• Kentucky State Fair Rabbit Show
  • COLUMN: Cool temperatures initiate bloom

    How about this weather? I am anticipating a very good orchid season coming up because our temperatures have been so mild, especially with nighttime temperatures dipping into the 50s already. These cool nights are a piece of the puzzle in order to get some plants to bloom indoor in the winter.

  • COLUMN: Composting puts fall leaves to good use

    As the fall season progresses, many folks obtain large amounts of leaves and other yard wastes that need to be removed from their property.  Composting is a practice that is beneficial to the environment and at the same time allows property owners to get rid of these different yard wastes in an effective manner.

  • PHOTO: Kentucky State Fair Dairy Show

    Kelly and Jack Baird recently exhibited their Jersey Heifers at the Kentucky State Fair 4-H and FFA Dairy Show.  Jack was second in showmanship and his heifer was third in class.  Kelly participated in showmanship and was eighth with her heifer.  Pictured, from left, are Jack Baird, Bland Baird and Kelly Baird.

  • PHOTO: State fair tractor driving contest

    Bradley Thomas participated in the Kentucky State Fair Tractor Driving Contest on Aug. 22.  Blake Karrer, pictured above, and Makayla Karrer participated in the state fair lawn tractor contest on Aug. 21  Blake placed fifth in the junior division in the state.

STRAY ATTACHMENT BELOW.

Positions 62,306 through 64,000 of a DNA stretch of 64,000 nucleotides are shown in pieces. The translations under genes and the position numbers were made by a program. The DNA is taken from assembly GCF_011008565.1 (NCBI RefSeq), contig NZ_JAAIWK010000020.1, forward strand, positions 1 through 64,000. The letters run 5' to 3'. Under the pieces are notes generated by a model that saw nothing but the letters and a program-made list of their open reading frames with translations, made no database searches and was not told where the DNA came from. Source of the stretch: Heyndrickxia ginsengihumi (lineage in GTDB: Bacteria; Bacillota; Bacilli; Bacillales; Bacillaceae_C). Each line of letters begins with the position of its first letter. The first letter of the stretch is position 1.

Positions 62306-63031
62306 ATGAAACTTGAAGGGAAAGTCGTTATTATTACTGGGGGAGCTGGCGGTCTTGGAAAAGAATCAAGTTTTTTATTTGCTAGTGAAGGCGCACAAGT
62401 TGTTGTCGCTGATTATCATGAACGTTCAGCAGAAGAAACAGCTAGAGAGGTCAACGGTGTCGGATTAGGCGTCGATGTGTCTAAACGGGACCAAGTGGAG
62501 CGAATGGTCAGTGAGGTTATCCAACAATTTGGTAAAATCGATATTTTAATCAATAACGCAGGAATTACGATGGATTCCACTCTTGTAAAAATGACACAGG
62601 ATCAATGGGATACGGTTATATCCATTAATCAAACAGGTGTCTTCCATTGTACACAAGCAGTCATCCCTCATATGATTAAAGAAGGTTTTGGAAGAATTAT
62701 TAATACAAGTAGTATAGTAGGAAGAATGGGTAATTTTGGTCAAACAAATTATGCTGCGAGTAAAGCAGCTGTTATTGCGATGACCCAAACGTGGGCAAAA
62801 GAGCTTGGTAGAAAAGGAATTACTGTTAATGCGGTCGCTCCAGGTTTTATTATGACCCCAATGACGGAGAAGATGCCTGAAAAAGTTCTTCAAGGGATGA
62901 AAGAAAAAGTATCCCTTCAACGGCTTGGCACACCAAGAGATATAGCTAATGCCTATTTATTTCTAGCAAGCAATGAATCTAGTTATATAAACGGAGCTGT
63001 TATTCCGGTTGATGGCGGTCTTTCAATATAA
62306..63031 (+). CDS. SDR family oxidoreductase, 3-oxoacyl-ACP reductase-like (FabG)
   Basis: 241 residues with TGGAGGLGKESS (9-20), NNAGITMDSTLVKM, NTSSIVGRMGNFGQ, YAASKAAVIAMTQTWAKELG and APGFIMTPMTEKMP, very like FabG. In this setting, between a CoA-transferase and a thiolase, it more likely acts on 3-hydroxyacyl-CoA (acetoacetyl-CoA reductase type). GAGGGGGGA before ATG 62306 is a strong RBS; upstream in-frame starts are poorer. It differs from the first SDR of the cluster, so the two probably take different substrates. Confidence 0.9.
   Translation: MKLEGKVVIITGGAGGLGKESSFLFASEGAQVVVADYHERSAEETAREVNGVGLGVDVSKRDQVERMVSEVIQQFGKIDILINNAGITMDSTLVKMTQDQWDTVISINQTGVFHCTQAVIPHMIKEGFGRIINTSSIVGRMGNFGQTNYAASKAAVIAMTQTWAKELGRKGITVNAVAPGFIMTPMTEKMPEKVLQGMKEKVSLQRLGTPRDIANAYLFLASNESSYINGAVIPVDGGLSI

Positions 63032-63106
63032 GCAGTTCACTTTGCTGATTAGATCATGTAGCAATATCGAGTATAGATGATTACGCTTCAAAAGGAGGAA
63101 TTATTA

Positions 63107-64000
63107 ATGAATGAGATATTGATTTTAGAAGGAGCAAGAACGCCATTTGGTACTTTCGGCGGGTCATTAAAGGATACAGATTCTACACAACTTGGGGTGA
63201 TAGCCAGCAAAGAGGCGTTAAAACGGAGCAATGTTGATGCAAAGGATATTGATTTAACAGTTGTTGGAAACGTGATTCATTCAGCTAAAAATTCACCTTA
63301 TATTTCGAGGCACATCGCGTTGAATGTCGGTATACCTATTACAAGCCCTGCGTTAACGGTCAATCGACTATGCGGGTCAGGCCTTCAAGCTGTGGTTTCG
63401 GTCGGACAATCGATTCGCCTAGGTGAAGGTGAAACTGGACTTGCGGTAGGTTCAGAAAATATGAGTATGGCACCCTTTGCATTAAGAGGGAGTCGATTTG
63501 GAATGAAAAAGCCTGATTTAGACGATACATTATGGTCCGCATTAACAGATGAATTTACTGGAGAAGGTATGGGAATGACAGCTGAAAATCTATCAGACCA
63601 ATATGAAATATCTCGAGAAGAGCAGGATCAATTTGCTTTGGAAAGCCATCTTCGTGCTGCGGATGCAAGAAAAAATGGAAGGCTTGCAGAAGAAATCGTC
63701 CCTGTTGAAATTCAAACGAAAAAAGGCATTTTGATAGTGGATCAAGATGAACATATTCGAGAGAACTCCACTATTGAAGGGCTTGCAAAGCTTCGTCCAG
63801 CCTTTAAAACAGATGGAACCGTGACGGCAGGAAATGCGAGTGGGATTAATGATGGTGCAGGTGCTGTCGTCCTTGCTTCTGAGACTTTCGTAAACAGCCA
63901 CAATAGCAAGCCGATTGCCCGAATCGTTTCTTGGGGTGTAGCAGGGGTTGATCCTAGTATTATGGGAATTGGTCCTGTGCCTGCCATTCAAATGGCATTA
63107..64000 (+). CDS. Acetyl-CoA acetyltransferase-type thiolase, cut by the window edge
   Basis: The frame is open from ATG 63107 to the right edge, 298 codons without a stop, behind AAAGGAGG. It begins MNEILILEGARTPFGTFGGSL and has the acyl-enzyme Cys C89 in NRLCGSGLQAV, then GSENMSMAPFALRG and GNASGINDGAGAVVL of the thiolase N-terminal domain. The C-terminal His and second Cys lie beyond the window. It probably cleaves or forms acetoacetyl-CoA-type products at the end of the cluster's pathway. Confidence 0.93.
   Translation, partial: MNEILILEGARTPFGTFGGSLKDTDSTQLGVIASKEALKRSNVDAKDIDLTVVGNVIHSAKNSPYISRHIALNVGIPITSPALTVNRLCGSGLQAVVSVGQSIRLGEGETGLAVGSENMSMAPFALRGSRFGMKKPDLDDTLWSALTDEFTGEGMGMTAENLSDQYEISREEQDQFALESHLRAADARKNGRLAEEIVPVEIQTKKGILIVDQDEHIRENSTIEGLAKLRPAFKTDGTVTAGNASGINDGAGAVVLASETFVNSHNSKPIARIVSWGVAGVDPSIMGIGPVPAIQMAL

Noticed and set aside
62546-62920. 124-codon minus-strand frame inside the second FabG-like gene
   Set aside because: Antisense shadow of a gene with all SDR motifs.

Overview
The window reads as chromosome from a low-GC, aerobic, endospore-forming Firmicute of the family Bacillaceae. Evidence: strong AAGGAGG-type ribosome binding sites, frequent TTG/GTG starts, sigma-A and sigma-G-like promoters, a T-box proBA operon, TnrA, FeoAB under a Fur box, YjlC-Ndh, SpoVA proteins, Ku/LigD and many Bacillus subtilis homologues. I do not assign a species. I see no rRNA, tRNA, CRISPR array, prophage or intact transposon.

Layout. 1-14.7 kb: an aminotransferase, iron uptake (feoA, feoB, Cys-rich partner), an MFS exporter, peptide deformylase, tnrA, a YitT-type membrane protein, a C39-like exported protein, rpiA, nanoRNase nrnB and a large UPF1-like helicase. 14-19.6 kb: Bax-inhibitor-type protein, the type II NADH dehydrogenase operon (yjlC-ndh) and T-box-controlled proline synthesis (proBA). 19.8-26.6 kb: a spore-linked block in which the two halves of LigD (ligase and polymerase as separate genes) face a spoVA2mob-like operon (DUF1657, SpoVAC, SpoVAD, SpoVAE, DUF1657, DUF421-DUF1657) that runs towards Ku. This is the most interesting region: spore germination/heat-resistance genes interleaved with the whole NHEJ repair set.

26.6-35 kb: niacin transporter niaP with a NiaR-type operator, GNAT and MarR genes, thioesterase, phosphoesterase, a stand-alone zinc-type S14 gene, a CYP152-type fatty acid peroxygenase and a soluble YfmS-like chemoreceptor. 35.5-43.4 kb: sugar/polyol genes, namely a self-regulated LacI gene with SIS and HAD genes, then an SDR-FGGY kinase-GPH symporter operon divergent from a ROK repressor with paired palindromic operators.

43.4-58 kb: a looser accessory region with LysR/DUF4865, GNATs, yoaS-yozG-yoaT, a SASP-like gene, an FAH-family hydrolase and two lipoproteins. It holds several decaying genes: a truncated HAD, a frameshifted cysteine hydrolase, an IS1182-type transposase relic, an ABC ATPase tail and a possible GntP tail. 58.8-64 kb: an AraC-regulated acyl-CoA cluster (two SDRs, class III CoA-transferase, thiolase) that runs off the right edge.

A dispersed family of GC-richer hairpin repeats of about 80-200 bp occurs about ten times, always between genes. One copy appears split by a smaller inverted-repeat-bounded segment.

• COLUMN: Fall perennials anchor color in the garden

    There are some perennials that I can’t live without because of their fabulous late summer and fall performance.  Plant them in your garden now because you will overlook them at garden centers come spring. My mixed perennial beds look the best this time of the year (barring any unpleasant summer drought).  The black-eyed Susan’s, Russian sage and various species of Aster, Salvia and Nepeta are prolific but they are only mediocre anchor plants compared to some of the other species that come on this time of the year.

  • COLUMN: Forestry webinar series hosted at extension office

    The Spencer County Cooperative Extension Service is proud to be one of the host sites that will be presenting the Fall Forestry Webinar Series, which is presented by the University of Kentucky Department of Forestry.  This is a 5 part series that allows you to be a part of as many of the 5 sessions as you would like.
    The program begins Tuesday, October 1, and all of the programs will run from 7 p.m. until 8 p.m. or so.  You must pre-register by either calling our office at 477-2217 or you can register online at spencerextension.com.

  • COLUMN: The sounds of starlings usher in fall

    The other evening I was sitting outside under a tree babysitting our hens. We have only been letting them out in the evening under supervision until we can get a handle on some fox problems (we are working on it). As I sat and read, a sense of calm came over me and I was surprised to realize that it was triggered by a little flock of nasty starlings. Starlings start to flock up this time of the year and I guess there was just some sort of Pavlovian response that said, yes, fall is just around the corner, the starlings say so.

  • COLUMN: It’s apple harvest time in Kentucky

    September and October is a busy time for Kentucky’s apple growers.  Hopefully they’ve chosen the varieties resistant to as many diseases as possible. Ripening times vary from year to year depending on the weather. If apples have coddling moth damage, they will drop up to two weeks before the crop is ripe.

  • Schubert elected as a delegate to American Angus Association Convention

    Anne Patton Schubert of Taylorsville has been elected as a delegate to the 130th Annual American Angus Association Convention of Delegates on Nov. 18 in Louisville, Bryce Schumann, CEO of the American Angus Association, announced.